The dean and director of admissions keep a close eye on demographic numbers.

"I don’t know if they do something at the tail to boost numbers. It just ends up being roughly same numbers every year. It can’t be a complete accident."

Still the College could be doing more.

"Institutions pay a lot of lip service to diversity, but aren’t really willing to put money where mouth is in terms of recruitment of minority students."

Athletes and legacies

"Athletics can be a powerful vehicle into an elite institutions."

These applications are handled by 1-2 people on committee and kept separate from the main pool.

"Coaches submit lists to admissions officers, ranking recruits, saying these are the kids we really want, and as you get to the top of the list you can be more lenient with academic standards."

"I was constantly peeved by athletic admissions. Even though I didn’t look at them I thought they brought down the quality of the applicant pool. Athletic admissions drags down academic quality as one could argue does minority admissions."

Legacies get an advantage too, but not as much as.

 "Legacies do get a bump. We’re taught to be sensitive of if their father or mother went to Dartmouth. Legacies are admitted at twice the rate of other students—though in part because they tend to be strong academically. Lots of people complain, but i found that people who were legacies were strong academically." 


"The essay is very important. It’s when you get a sense of what the kids about. We’re looking for creativity, self-awareness. The biggest mistake is when they aren’t very self-aware and write standard sports essay where they talk about the big game and that hurts them in the end. Not standing out is a big mistake for kids who are from demographic groups that are historically well represented."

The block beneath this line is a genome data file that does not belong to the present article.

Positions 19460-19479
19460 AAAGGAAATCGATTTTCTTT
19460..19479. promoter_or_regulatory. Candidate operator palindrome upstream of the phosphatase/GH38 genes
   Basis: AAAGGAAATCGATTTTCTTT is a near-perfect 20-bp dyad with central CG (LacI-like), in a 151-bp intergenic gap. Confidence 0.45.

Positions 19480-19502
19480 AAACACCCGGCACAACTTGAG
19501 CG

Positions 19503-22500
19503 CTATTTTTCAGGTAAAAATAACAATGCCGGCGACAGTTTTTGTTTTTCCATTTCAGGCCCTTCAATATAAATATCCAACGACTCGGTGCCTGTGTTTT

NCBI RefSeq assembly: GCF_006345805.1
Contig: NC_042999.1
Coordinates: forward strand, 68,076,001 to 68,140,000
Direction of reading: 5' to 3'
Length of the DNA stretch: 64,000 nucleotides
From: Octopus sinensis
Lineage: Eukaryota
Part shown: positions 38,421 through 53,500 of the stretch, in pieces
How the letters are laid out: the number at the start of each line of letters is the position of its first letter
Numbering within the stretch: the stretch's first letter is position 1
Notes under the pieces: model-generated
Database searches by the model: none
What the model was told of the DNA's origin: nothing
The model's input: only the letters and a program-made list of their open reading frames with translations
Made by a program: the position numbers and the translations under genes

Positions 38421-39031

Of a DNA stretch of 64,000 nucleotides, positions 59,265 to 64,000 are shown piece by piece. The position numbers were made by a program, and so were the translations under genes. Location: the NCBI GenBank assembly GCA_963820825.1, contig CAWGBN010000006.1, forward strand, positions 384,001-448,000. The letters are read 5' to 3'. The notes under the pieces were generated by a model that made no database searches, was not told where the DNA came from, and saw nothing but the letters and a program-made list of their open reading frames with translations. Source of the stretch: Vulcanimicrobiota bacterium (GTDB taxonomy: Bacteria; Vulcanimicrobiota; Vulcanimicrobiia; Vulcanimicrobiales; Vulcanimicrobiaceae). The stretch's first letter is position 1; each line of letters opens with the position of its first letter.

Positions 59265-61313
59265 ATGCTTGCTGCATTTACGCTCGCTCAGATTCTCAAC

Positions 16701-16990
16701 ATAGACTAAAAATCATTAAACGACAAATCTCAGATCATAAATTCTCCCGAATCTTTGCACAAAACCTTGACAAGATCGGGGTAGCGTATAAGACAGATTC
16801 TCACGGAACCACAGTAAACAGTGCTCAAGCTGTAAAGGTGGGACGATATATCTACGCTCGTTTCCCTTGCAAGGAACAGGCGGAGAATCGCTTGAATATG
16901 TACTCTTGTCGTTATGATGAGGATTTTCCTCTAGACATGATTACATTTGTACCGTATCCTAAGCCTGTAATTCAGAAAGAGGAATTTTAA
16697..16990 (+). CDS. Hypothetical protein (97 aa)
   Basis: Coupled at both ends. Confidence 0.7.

But even an amazing essay can’t save a bad application.

"It’s difficult to see an app like that because every aspect of the application needs to be pretty strong, especially in the numbers driven game, it’s hard for a kid to stand out if not strong academically even if he writes this amazing essay. It’s a question of the marginal case."

"Many kids write adversity essays. Some cases are more contrived than others. I remember one essay about a girl who struggled with a broken family in the ghetto, who lacked nuclear family structure at home. It was well-written, not case of pitying herself, but written matter of factly, very powerful."

"Most essays are not very memorable. I think people should be willing to take a larger risk with essays. There’s a way to do that and still be tasteful. You don’t want to highlight a negative personality trait. Like if you’re a complete narcissist, if that comes across in tone even though the essay is creative creative it will put off admissions officer. I do think kids need to think more about what they want to present."

"Another type of bad essay is a recitation of somebody’s resume. We have that already."




College admissions is a mysterious process, and admissions offices do their best to keep it that way.

To get the real story on affirmative action and other hot topics, we talked to a former admissions officer at Dartmouth College, who shall remain anonymous.

Here’s what we learned:

1) It sucks to be a middle class white applicant.

2) East Asians can be disadvantaged too. 

3) Athletes bring down the quality of the class. So do legacies, but not nearly as much.

4) Early admission is less competitive, despite what the College claims.

5) Most college essays are too boring.